George L. Nemhauser

Past Awards

2010 Optimization Society Khachiyan Prize: Awardee(s) [+show more]
2010 - Awardee
1991 Philip McCord Morse Lectureship Award: Winner(s)
1989 Frederick W. Lanchester Prize: Winner(s) [+show more]

The Lanchester Prize Committee chose three "deserving" individuals and two "excellent" publications for the 1989 prize.

The 1989 Lanchester Prize was shared by Jean Walrand, author of An Introduction to Queueing Networks (Prentice Hall, 1988), and George L. Nemhauser and Laurence A. Wolsey, whose combined efforts produced Integer and Combinatorial Optimization (John Wiley, 1988). Nemhauser becomes the first two-time winner of the prestigious award. He won it in 1977 for the paper, "Location of Bank Accounts to Optimize Float: An Analytic Study of an Exact and Approximate Algorithm," coauthored by G. Cornuejols and M.L. Fisher.

"George and I are both delighted and surprised by this award, " said Wolsey, speaking on behalf of himself and Nemhauser. "It cannot be often that an introduction to an introduction gets a prize. Two years ago the Lanchester Prize was, you remember, given to Lex Schrijver for his remarkable book, Linear and Integer Programming, which was just the introductory chapters of a book on combinatorial optimization he had been writing for years. One could regard our book as an introduction to his book."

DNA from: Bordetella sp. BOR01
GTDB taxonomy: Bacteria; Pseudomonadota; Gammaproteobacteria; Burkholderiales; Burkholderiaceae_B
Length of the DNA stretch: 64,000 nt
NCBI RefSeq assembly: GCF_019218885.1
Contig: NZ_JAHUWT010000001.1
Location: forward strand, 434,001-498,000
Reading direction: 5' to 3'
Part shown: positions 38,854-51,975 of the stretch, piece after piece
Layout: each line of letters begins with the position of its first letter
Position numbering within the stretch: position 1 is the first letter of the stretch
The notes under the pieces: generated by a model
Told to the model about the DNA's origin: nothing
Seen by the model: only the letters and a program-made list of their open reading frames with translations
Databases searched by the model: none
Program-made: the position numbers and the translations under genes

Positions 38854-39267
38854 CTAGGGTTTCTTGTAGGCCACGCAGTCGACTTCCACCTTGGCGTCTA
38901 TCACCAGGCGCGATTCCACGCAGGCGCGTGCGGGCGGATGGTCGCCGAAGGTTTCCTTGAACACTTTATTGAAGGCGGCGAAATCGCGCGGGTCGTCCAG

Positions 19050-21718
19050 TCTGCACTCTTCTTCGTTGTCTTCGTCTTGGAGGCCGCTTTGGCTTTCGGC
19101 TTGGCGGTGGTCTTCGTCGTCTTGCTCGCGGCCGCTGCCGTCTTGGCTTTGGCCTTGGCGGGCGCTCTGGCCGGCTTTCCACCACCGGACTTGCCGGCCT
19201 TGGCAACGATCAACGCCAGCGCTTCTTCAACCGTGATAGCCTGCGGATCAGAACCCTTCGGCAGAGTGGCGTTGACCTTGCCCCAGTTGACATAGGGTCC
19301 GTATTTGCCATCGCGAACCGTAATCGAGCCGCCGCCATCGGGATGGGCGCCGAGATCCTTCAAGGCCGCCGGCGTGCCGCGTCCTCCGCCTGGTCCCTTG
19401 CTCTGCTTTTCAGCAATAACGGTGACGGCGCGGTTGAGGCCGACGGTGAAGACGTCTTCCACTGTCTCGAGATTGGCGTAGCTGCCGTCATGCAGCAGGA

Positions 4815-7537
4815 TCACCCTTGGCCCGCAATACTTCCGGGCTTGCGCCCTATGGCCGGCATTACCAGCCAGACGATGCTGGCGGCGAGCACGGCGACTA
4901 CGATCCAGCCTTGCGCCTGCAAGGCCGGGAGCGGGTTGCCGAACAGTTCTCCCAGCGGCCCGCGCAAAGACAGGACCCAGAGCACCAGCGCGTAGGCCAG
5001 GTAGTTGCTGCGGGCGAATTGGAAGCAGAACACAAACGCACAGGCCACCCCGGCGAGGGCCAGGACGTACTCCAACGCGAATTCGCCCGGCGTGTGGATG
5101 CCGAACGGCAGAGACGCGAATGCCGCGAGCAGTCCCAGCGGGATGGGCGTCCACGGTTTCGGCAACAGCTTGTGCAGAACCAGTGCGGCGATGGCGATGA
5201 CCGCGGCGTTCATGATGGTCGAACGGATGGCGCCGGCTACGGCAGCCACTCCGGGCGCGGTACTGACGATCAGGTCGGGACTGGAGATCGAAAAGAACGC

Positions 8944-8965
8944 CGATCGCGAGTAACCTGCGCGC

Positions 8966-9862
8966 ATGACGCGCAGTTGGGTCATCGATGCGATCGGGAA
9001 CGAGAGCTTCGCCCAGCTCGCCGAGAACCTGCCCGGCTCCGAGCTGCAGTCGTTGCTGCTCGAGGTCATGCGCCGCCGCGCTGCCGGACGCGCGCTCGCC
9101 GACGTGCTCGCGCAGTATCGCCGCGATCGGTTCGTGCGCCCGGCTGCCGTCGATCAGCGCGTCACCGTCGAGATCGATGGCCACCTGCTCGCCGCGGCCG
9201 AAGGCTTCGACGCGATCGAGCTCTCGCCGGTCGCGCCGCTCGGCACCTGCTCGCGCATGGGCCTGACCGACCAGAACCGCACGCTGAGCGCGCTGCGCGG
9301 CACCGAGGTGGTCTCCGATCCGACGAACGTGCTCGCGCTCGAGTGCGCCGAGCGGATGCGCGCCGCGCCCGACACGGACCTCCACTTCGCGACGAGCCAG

Wolsey thanked a long list of individuals and institutions "who inspired and helped us along the way," incl`uding Martin Beale, Jack Edmonds, Ray Fulkerson, Ralph Gomory, Jack Mitten, Jerry Shapiro, John Little, Cornell, M.l.T., Georgia Tech and the University of Louvain in Brussels, Belgium.

In their book Integer and Combinatorial Optimization, Nemhauser and Wolsey set out to write a graduate text and reference hook for researchers and practitioners that unifies theory and algorithms. The committee found the authors far exceeding their goal, adding that "many believe they have defined the way people will think about and discuss the field of integer programming and combinatorial optimization for years to come."

"George Nemhauser and Laurence Wolsey capture the progress that has been made in discrete optimization over the past two decades. They include many results that heretofore have only appeared in research journals and monographs, and have done so in a lucid and accessible style. Their coverage is broad, capturing essentially all of this rapidly changing field but also condenses, simplifies and synthesizes this remarkable amount of information. "

The citation sums up the importance of Nemhauser and Wolsey's work with the following words: "Whether readers are planning to conduct research, use practical algorithms, or are fascinated by theory in discrete optimization, this book is a must for their libraries."

Nemhauser, of the School of Industrial and Systems Engineering at Georgia Institute of Technology in Atlanta, and Wolsey, of the Center for Operations Research and Economics at the Catholic University of Louvain, Belgium, received honorable mention in the Lanchester Prize competition last year.

1988 George E. Kimball Medal: Awardee(s)